Garden Talk: Creative solutions for controlling weeds — like eating them

A propane torch burning unwanted chickweed sprouts in a lettuce bed. (Photo by Sheli DeLaney/KTOO)

Taking a propane torch to the rows between crops is a quick, easy solution to controlling weeds in the garden. But many weeds can be harvested and eaten.

White goosefoot (aka Lambsquarters) is an edible and nutritious garden weed closely related to spinach (Photo courtesy of Ed Buyarski/Ed’s Edibles)

Master gardener Ed Buyarski carefully burned away hundreds of tiny sprouts threatening his lettuce rows.

“Like we see between two lettuce, there’s about 50 chickweed plants, and it will steal the nutrients from them,” he said.

The torch eliminated hundreds of weedlings in a matter of minutes, along with any pests that may be in its path.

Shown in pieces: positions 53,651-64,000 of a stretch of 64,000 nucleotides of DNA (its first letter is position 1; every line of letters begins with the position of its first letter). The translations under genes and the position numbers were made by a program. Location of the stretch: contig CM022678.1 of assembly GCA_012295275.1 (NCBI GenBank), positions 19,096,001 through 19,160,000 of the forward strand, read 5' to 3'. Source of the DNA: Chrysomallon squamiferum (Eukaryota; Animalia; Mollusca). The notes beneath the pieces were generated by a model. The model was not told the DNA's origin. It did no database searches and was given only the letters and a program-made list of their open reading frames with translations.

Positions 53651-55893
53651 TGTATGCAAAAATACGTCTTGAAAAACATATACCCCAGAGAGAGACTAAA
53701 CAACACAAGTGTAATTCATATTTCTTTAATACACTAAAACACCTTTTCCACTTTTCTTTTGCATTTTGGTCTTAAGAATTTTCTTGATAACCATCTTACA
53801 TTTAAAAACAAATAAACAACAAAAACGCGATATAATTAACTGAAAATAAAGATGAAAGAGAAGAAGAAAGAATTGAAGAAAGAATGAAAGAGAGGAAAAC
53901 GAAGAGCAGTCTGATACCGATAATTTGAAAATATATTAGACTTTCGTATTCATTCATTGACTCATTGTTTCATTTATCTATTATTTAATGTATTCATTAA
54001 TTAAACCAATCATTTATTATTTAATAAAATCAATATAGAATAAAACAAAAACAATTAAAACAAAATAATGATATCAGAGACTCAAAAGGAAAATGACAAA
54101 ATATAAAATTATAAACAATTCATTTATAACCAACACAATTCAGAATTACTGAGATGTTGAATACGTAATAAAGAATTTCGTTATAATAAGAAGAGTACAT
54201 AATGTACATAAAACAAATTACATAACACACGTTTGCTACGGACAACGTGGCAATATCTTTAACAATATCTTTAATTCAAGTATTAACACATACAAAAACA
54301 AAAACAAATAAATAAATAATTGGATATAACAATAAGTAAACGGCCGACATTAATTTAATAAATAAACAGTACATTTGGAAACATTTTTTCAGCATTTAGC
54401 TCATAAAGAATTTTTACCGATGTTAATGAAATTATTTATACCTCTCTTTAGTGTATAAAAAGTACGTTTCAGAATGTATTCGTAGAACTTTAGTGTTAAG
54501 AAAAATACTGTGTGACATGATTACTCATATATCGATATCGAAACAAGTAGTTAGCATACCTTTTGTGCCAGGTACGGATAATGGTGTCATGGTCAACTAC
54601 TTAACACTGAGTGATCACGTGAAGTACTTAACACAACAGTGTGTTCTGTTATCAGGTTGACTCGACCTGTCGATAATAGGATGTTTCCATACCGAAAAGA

“Slugs should beware,” Buyarski said.

Other weeds can end up on the dinner table. Lambsquarters, for example, is a close relative to spinach that can be tossed into salad or lightly sautéed with olive oil and balsamic vinegar.

“You can even layer it in something like a casserole.” Buyarski said. “It’s very tender, very mild, and it’s terribly good for you. Not to mention, we’re eating the weeds, so you get extra points for that.”

Chickweed (Photo courtesy of Jennifer Nu)

Chickweed, if it escapes the torch, is also edible. It has a mild taste as well and is nutritious when eaten fresh.

“We can eat a lot of these weeds, and I try to,” Buyarksi said. And he introduces other people to them when he can. “Certainly, I subject friends to it, put in their salad.”

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